Knesset moves bill forward to help battered women

So far, 2011 has seen 14 murders by partners; legislation would make women in shelters eligible for income support.

Domestic violence battered woman abuse 311 (photo credit: Thinkstock/Imagebank)
Domestic violence battered woman abuse 311
(photo credit: Thinkstock/Imagebank)
In a move that could encourage more battered women to take a stand against violent partners, the Knesset on Monday gave preliminary approval to a bill that will increase financial benefits for women taking refuge in state-run shelters.
If passed, the legislation, which was presented by nine Knesset members from across the political spectrum, will mean that a woman who stays at any of the 13 government-sponsored shelters for more than a month will be eligible for income support from the National Insurance Institute (NII).
Currently, women who do find the courage to walk out of a violent relationship must forgo any state benefits the minute they enter the shelter.
The legislation is likely to be brought for a first reading in the Knesset plenum as early as Tuesday, three days ahead of the International Day for the Elimination of Violence Against Women.
“Currently, battered women prefer to stay locked in a cycle of terror because if they move to a shelter the State of Israel will take away their income,” commented Meretz MK Zehava Gal- On. “Instead of being able to focus on getting the help they need and rehabilitation, they are left with the worry of how to take care of their children and pay off their financial debts.”
Likud MK Haim Katz, chair of the Knesset Labor, Welfare and Health Committee, which prepared the bill for its first reading, said the goal was to support the women by giving them the minimum needed to “live in dignity as they move on from a violent relationship.”
As well as Gal-On and Katz, other MKs involved in presenting the legislation are Dov Henin, Muhammad Barakei, Hanna Sweid and Afo Agbaria from Hadash, as well as Tzipi Hotovely (Likud), Einat Wilf (Independence), Nitzan Horowitz (Meretz), and Ilan Gilon (Meretz).
Despite this support, the Finance Ministry is opposed to the measure claiming the cost of keeping women in a special shelter is already very high.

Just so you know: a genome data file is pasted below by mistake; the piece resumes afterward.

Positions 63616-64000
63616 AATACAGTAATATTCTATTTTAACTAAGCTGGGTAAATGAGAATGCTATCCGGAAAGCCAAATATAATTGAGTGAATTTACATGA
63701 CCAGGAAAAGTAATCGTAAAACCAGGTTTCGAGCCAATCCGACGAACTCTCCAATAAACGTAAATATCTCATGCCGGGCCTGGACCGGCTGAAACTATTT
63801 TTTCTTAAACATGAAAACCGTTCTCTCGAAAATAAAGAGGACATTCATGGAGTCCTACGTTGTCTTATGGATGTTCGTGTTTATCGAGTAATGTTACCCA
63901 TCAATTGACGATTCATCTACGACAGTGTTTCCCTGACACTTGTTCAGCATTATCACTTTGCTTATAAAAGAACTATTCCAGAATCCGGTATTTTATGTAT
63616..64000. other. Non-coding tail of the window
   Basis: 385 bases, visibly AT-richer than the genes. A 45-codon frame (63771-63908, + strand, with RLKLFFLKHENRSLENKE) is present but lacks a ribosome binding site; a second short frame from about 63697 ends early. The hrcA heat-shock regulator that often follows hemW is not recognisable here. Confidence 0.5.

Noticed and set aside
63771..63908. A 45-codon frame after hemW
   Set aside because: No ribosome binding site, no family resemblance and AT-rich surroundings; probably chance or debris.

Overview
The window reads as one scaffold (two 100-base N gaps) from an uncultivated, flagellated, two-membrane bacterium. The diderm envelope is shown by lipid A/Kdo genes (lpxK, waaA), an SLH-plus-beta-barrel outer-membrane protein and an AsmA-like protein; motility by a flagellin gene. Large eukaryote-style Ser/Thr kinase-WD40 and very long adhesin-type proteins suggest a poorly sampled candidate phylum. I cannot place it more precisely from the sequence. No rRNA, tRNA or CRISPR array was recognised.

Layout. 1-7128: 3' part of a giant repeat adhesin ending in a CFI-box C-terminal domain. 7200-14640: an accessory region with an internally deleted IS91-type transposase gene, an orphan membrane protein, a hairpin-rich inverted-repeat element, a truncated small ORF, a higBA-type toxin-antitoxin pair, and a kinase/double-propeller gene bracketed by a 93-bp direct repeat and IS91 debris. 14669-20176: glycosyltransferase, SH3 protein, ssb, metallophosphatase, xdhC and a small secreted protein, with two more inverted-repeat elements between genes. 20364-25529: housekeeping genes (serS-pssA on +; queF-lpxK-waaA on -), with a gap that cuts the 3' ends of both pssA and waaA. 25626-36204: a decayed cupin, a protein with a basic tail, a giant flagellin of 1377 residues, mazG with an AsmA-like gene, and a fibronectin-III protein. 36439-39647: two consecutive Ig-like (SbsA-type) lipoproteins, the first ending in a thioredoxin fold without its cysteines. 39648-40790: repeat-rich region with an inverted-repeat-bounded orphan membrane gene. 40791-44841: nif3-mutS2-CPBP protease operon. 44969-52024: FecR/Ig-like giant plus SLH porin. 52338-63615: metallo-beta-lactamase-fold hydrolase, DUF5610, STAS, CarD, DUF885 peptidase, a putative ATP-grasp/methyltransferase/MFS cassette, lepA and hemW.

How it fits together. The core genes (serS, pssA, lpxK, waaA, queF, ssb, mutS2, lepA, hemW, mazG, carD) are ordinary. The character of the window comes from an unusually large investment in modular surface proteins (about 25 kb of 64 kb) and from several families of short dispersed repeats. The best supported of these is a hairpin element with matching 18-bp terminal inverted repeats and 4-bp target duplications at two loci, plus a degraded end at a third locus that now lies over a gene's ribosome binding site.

“If we decide to give them this income support then they must carry a minimum deductible,” a representative of the ministry said in Monday’s committee meeting.
The Treasury is instead proposing to increase the “pocket money” women receive while they are in shelters.
A report released Monday by the Knesset’s Research and Information Department shows that so far this year 14 women were murdered by their partners and a further two murdered in “honor killings.” From that number, five were new immigrants from the Russian-speaking community, three from the Arab sector, two were refugees from Eritrea.
Released ahead of a special hearing on domestic violence to be held by the Committee on the Status of the Women on Tuesday, the data shows further that 12,260 cases of domestic violence were opened by the police since the start of the year, a fall of 4.5 percent compared to last year.
Women’s International Zionist Organization (WIZO) welcomed the bill’s preliminary approval pointing out that in most cases those who move into a battered women’s shelter are usually not able to go out to work and often the women face deep economic difficulties that are a distraction to the rehabilitation process.
“Most women arrive at the shelter with nothing and often the violent husband, as part of the terror, refuses to pay for the household expenses such as city tax, mortgage, water and more,” explained Ronit Erenfroind- Cohen, head of WIZO’s Department for the Advancement of Women and director of the umbrella organization for battered women’s shelters. “The women also have to bear the burden of the additional payments for her and her children and many end up with large debts and no means to pay them off.
“In some cases women are even forced to abandon the therapeutic process and return to an abusive husband because of the financial burdens.”
Erenfroind-Cohen said the bill was “born out of many years of experience that WIZO has caring for victims of violence, which shows there is a real need for financial support.”
Ahead of the International Day for the Elimination of Violence, which will be marked worldwide Friday, women’s groups are holding various events to highlight the on-going violence many women face.
WIZO will hold its annual event Thursday in central Tel Aviv, with a “March of Coffins,” representing the women who have been murdered. The march will culminate in a rally at the Tel Aviv Museum and include speeches from opposition leader Tzipi Livni and MKs Gal-On and Orit Zuaretz.
In addition, women’s rights organization Na’amat will hold a one day symposium on Tuesday exploring financial controls abused women are subjected to by their partners.
“It is a lesser known type of violence against women but it is a means of economic domination by men over women,” said Na’amat President Talia Livni, adding that sometimes it is accompanied by physical violence and ultimately means women are unable to escape violent relationships because of economic dependence on their partner.